WebSockets as a Real-Time Data in Motion Flow
By using codeless microservices in a server-less environment, you can integrate between front-end web development and back-end in Big Data.
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Microservices, Big Data, front-end technology, serverless environments, and WebSockets have come together in an interesting way. Apache NiFi 1.1 has added WebSockets as yet another interface, so you can now use your data ingestion server to host a number of zero code WebSocket backends. In the vein of Amazon Lambdas, you can also host endpoints that are event driven by MQTT, JMS, HTTP, TCP, UDP, and more.
One interesting application would be a web page application that was fed data right from Apache Hive or Apache Phoenix and stored user data in Hadoop. You can also trigger long running jobs via Livy, JMS, Kafka, and other asynchronous methods. I can also direct communication from Twitter to a WebPortal via Websockets and never permanently store the data.
I can add as many forks to the data and store it in a dozen different data stores while two-way communicating with a WebSockets, REST, TCP, UDP, Slack, email, and other channels. Adding machine learning and deep learning to these rich pipelines is very easy, making for a very interesting data plane for an entire enterprise. Even better, it's all Apache open-source, well-supported, constantly improving and integrating all the technologies you are interested in.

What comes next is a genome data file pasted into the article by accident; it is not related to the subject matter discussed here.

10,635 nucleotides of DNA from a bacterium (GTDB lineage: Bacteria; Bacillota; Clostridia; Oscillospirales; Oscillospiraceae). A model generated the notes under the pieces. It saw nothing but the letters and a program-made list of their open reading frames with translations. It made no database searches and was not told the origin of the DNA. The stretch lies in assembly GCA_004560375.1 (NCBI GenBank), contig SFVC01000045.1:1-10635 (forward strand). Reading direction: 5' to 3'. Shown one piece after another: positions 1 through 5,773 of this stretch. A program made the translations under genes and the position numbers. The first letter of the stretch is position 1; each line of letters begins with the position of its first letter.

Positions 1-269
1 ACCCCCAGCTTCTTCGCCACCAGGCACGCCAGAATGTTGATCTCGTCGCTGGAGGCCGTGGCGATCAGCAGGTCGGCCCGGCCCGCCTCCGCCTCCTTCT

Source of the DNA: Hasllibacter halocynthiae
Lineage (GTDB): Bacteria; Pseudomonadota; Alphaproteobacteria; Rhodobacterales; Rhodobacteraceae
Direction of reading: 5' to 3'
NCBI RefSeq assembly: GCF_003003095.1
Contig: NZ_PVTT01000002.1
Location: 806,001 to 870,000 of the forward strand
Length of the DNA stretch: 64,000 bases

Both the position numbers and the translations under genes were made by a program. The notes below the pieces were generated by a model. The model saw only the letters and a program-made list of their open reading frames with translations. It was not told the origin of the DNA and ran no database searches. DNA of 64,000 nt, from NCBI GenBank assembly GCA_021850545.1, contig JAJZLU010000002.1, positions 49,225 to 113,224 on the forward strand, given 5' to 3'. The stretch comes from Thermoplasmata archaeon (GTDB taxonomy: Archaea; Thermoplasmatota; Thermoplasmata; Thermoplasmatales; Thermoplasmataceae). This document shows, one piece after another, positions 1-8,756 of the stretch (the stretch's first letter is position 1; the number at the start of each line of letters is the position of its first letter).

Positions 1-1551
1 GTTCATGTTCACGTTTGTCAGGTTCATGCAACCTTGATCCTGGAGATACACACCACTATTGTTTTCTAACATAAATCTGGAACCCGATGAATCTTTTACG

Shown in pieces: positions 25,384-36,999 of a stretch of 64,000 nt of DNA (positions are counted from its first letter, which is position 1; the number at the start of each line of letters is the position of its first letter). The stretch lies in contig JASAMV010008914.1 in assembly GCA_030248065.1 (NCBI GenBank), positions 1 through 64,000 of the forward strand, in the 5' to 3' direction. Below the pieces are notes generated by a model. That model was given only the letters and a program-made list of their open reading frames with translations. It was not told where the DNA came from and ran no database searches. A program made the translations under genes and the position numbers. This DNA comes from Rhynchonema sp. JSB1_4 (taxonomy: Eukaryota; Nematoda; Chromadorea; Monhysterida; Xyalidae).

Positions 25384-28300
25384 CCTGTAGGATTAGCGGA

You can run it in your choice of IAAS, in-house or even tiny hardware like Raspberry Pis. You can cluster any number of these servers as you need to scale out. You can enable some interesting ChatOps flows right into Big Data.
Here's my quick example to show you how easy this all is.
This simple WebSockets Server and Client does the "Hello, world" of web sockets. Whatever the client sends, we send it back.
My suggested use cases for WebSockets are:
- WebSocket client to Slack interface.
- WebSocket client to email.
- WebSocket chat stored to Apache Phoenix.
- WebSocket to communicate from mobile web apps.
- WebSocket to send detailed log details from enterprise web applications directly to log ingest platform, bypassing local filesystem.
Step 1: HandleHTTPRequest
This accepts the HTTP calls from browsers.
Step 2: ExecuteStreamCommand
This returns an HTML page. We could do getfile or any number of other ways of getting the HTML as a flowfile.
Step 3: HandleHttpResponse
This serves up our web page to browsers. A StandardHTTPContextMap is required to store HTTP requests and responses to share them through the stream.
Step 4: PutFile
This is used just to keep logs of what's going on. You see all the flow files to the local file system.
Step 5: ListenWebSocket
This is the actual WebSocket Server listener; it is what our client will talk to.
Step 6: PutWebSocket
This is the reply to the web socket client.
WebSocket conversation on the client side:
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